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Today's Inspirational Snippet: Remember that our sufferings are temporary and that someday we will enter into eternal joy.

Good News Reflection
FOR NEXT SUNDAY: April 27, 2014
Second Sunday of Easter / Divine Mercy Sunday

Next Sunday’s Readings:
Acts 2:42-47
Ps 118:2-4, 13-15, 22-24
1 Peter 1:3-9
John 20:19-31
www.usccb.org/bible/readings/042714.cfm
USCCB Podcast of the Readings:
ccc.usccb.org/cccradio/NABPodcasts/14_04_27.mp3

How well do we live the Easter experience in our daily lives? We are an Easter people, because we know and celebrate that Jesus has risen from the dead. And yet, we're not always shouting, "Hallelujah!" We don't always feel like celebrating – not in our worship nor outside the church where our joy could influence people toward faith in Jesus.

It’s hard to feel like the Good Friday experience of carrying our crosses has really ended.

Next Sunday's second reading describes what the Easter experience is supposed to feel like: We should rejoice with an indescribable and glorious joy. But how does that happen?

An attitude of joy does not come from reaching the end of our cross-like burdens. Rather, it comes from knowing that Christ's death and resurrection has overcome our crosses, and by uniting ourselves to his life, we are victorious even before we see the battle end.

Furthermore, it comes from knowing that we have the ultimate victory – eternal life in God's abundant love – and we know that this gift is "imperishable, undefiled, and unfading" and that it's being safeguarded by the power of God because, by choosing to have faith in Christ, we have accepted the gift in advance.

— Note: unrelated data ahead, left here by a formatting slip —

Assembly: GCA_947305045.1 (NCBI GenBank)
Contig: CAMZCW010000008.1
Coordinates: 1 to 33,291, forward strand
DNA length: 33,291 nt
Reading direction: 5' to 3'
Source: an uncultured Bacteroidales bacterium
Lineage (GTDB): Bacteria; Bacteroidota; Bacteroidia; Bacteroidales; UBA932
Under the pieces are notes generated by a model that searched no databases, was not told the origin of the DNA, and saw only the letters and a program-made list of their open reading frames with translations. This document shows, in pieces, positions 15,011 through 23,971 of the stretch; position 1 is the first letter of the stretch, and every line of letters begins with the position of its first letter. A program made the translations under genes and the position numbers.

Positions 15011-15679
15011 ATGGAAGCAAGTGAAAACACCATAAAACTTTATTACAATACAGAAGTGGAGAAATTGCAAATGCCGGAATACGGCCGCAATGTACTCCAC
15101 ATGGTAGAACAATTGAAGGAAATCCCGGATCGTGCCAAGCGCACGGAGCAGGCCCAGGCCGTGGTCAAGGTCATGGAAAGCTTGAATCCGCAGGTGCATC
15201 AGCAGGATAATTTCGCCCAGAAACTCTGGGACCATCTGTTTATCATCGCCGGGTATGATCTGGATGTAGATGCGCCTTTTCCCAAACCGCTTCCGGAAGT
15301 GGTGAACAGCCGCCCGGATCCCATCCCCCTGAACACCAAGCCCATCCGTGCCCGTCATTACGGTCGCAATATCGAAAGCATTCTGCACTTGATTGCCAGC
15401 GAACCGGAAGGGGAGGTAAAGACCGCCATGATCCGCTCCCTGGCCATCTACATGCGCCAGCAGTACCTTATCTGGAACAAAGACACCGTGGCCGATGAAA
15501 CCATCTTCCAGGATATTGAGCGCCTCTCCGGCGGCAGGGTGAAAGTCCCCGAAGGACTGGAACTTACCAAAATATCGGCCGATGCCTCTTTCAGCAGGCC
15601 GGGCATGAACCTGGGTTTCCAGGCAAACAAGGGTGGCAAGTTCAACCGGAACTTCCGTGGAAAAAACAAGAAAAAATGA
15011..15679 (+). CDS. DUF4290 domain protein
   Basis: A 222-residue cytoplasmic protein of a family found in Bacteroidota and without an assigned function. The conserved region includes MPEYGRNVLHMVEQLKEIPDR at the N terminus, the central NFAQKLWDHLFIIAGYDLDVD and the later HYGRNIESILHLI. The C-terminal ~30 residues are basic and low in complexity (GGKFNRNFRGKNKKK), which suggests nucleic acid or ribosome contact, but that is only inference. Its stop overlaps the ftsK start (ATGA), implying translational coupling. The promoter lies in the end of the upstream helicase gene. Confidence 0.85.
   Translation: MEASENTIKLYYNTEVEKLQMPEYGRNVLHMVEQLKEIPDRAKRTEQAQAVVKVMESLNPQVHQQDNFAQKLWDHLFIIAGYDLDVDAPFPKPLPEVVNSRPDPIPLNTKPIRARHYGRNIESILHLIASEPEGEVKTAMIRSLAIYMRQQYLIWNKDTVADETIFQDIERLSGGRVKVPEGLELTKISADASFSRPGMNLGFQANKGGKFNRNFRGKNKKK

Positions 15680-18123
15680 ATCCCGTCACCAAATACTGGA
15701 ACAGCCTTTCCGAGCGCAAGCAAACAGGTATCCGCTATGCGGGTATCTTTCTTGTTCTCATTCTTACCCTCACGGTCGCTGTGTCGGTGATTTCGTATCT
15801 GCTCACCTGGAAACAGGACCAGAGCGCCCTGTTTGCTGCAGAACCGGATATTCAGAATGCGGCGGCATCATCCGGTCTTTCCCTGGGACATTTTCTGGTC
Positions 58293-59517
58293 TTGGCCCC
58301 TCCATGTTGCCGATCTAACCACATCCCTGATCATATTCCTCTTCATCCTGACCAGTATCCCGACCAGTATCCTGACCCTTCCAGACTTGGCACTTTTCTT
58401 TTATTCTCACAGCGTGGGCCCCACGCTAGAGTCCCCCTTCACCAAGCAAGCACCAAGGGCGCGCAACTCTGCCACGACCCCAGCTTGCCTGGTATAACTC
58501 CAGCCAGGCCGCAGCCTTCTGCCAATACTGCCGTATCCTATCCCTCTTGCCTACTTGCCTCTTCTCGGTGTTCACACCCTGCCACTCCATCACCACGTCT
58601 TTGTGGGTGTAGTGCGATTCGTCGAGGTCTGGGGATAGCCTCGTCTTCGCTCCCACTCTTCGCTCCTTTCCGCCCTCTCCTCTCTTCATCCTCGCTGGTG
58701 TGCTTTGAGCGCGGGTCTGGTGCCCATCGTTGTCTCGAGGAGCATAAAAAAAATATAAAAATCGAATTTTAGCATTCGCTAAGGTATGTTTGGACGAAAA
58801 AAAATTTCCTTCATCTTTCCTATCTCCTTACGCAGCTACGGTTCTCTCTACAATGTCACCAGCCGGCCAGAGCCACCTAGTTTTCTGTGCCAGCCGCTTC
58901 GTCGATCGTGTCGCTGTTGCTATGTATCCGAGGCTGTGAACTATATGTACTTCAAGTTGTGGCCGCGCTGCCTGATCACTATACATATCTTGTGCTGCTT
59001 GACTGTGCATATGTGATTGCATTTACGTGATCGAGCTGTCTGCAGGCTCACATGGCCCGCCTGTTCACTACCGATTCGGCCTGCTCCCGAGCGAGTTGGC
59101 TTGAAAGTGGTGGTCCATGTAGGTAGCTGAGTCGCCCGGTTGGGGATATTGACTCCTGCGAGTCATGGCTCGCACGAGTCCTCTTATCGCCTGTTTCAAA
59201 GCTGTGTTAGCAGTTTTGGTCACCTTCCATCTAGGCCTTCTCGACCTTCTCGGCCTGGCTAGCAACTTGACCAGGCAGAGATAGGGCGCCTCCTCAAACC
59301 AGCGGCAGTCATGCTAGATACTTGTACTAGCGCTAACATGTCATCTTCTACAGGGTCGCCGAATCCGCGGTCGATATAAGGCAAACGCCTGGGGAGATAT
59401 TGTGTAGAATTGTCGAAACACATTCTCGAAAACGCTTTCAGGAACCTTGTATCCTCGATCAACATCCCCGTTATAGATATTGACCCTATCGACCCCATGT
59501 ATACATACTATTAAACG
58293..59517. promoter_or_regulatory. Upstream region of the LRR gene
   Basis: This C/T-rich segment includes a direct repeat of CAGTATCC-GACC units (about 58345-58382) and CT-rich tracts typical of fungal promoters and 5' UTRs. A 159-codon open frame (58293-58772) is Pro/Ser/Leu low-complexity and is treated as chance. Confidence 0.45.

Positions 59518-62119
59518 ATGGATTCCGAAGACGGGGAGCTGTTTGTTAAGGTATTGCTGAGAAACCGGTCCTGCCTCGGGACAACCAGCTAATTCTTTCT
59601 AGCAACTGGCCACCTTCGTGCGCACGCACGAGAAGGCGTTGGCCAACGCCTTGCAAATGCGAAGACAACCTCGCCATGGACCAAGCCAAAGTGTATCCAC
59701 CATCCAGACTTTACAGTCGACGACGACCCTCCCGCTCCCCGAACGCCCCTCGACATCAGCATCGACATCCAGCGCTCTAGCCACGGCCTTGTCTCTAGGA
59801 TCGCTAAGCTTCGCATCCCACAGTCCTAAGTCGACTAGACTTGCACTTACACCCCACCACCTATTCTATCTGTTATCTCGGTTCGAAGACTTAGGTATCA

This joy-from-knowing is the true definition of "hope". Hope isn't wishful thinking. Hope means celebrating what is certainly going to happen before it happens.

Some Catholics say that they’re afraid they might lose their salvation because they don't trust themselves to stay close to Jesus always. They’re afraid that something will tempt them to turn away from Jesus between now and the hour of death. If you worry about this, let me ask you: During times of suffering, do you reject God or run to him?

Even when we get angry at him, we're actually very close to him. We're angry because we believe in him and trust him and he seems to be disappointing us. This is a normal part of the Christian life: Our faith is purified by our trials.

To embrace life as an Easter people, we must learn to remember that our sufferings are temporary and that someday we will enter into eternal joy. This is what we celebrate even while carrying our crosses.

Questions for Personal Reflection:
In what ways has God apparently disappointed you? What is he doing – or not doing – that's upsetting you? How is this increasing your closeness to him, even if it feels like he's silent and distant?

Questions for Group Faith Sharing:
Give an example of wishful thinking: What have you wished for in prayer? What have you been begging God to do? How is this different than hoping (joy-from-knowing)? Even if your wish never comes true, what's your reason for a higher hope?